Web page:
Nigeria's ex-military ruler Muhammadu Buhari will be the main opposition candidate in next year's presidential ballot after triumphing in a primary election, a televised count showed on Thursday.
Buhari will face President Goodluck Jonathan in the vote, scheduled for February 2015, which will be played out against a backdrop of economic woes and security fears tied to relentless violence being unleashed by Islamist militants.
"It is my pleasure to declare Muhammadu Buhari winner of the All Progressives Congress [APC] primary," the chief returning officer Fayemi Kayode told a cheering crowd in the national stadium in Lagos, Nigeria's commercial hub.
Buhari won 3,430 votes out of a total around 6,000 cast, with the governor of the northern Kano State, Rabiu Kwankwaso, coming second in the five-strong race with 974 votes. Former vice president Atiku Abubakar secured just 954 ballots.
Jonathan won the ruling party ticket on Thursday, with no challenger stepping forward from the ruling People's Democratic Party (PDP) to oppose him.
Buhari enjoys wide grassroots support, especially in the largely Muslim north, which has felt disenfranchised as power shifts to the more prosperous majority Christian south.
Himself a Muslim, Buhari took power in a coup in 1983. He is remembered as an iron-fisted ruler who executed armed robbers and drug traffickers, before losing power himself in a 1985 putsch. He is also seen as one of few Nigerian leaders who never used the top job to enrich himself or his supporters.
Jonathan's administration has been dogged by corruption scandals in the oil sector, some of which it has promised to investigate and others it denied, although it is hardly the first Nigerian government to be tainted with graft.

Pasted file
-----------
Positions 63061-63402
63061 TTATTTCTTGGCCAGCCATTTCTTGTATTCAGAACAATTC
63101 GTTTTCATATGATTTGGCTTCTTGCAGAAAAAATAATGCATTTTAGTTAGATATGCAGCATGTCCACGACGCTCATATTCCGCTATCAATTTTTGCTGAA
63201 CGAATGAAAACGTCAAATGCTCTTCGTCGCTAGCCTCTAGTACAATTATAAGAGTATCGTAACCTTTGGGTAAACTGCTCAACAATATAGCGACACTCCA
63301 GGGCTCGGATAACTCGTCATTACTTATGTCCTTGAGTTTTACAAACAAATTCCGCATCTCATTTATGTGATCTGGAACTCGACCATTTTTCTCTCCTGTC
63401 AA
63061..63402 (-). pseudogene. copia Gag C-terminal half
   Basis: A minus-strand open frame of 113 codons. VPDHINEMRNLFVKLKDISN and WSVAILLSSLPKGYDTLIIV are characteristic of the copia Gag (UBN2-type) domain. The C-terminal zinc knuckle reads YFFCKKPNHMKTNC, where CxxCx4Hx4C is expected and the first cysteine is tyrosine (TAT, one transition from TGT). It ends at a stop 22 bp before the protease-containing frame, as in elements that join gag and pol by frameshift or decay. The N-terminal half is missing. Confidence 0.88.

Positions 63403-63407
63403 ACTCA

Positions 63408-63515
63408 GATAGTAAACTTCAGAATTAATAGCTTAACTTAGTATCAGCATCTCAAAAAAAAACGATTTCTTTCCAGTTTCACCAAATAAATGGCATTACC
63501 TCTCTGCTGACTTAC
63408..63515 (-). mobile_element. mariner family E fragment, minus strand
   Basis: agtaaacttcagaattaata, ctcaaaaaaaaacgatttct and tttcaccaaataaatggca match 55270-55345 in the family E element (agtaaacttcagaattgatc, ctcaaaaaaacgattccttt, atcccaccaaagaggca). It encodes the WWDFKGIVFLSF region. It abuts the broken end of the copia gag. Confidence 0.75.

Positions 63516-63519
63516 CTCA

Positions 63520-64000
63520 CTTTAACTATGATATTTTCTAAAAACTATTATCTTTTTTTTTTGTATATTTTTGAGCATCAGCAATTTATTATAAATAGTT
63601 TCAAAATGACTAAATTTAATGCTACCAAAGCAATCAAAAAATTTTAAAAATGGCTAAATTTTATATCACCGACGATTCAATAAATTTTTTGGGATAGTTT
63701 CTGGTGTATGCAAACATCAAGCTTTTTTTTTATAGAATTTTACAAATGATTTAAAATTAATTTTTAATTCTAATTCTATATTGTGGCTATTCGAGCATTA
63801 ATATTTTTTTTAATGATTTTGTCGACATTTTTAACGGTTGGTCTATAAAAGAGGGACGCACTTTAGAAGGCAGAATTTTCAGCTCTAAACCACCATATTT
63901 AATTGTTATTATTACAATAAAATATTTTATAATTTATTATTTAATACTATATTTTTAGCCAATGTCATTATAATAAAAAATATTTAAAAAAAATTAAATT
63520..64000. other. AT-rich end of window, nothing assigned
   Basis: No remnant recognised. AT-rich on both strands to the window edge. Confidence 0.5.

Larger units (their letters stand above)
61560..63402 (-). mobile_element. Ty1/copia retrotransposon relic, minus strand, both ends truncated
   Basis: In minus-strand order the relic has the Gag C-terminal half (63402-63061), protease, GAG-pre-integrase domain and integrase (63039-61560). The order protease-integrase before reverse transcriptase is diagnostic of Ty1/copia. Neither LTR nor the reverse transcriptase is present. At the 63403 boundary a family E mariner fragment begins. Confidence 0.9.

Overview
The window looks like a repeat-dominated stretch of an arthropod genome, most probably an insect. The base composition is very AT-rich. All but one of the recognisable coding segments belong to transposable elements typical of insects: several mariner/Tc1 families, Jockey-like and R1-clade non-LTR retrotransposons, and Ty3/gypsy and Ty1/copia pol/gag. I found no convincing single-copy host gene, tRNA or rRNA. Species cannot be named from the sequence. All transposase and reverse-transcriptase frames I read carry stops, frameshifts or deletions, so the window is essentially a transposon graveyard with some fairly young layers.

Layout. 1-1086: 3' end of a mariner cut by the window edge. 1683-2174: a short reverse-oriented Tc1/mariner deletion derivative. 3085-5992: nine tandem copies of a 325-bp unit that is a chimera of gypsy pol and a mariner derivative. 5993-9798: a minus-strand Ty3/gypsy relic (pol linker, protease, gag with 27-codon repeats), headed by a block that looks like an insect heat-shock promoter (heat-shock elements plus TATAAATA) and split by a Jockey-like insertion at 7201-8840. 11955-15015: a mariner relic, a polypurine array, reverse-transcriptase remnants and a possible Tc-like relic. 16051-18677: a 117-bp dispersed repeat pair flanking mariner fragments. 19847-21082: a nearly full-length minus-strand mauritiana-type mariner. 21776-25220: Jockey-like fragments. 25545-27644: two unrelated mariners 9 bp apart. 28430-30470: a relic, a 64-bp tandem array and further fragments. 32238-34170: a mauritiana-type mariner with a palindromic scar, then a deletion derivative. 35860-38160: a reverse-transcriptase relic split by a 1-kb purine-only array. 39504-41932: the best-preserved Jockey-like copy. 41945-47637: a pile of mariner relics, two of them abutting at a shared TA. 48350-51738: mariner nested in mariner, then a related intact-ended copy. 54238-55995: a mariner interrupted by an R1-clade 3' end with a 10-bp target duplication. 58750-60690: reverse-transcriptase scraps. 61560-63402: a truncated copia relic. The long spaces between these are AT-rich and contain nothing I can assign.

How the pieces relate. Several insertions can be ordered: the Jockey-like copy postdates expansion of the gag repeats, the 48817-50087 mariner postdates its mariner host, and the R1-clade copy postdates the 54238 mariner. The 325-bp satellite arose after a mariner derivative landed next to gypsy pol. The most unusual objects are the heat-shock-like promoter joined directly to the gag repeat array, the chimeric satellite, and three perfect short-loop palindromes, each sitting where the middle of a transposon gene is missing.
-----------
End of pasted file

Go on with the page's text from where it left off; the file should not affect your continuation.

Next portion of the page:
"We think General Buhari has already won the presidential election ... he is a clean man who can tackle corruption, which is at its highest peak," newspaper editor Kalani Muhammad told Reuters at the APC convention.
Jonathan has been lauded for making the boldest reforms in the power sector to date, including privatizing the rotten state provider, but the benefits have yet to be felt on the grid.
How Africa's biggest economy and leading energy producer conducts this election will be closely watched by investors and world powers, with political analysts predicting the closest fought race since the end of military rule in 1999.
Past polls have been marred by ballot-box stuffing, bullying and in some cases completely fictitious results, although the 2011 one was judged the cleanest yet.
The vote happens as Nigeria faces a falling currency and budget cuts linked to low oil prices, as well as a violent Islamist insurgency that has killed thousands.
Some 200 school girls kidnapped by Boko Haram militants in April remain in captivity and deadly attacks have been reported on a near daily basis in recent weeks, mostly in the north, exposing deep flaws in Nigeria's security forces.
Adding to regional tensions, northern elites feel Jonathan broke an unwritten "zoning" rule that the presidency should rotate between north and south every two terms when he ran in 2011. He had taken over from northerner Umaru Yar'Adua, who died in office in 2009.
Jonathan picked Vice President Nnamdi Sambo, a northerner, to run with him again.
Jonathan is the first president from the oil-producing Niger Delta, a region harboring an enraged sense of entitlement to the oil wealth that they live on, but from which they have seen scant benefits. If he loses, the militancy that disrupted oil production last decade until a 2009 amnesty could resurface.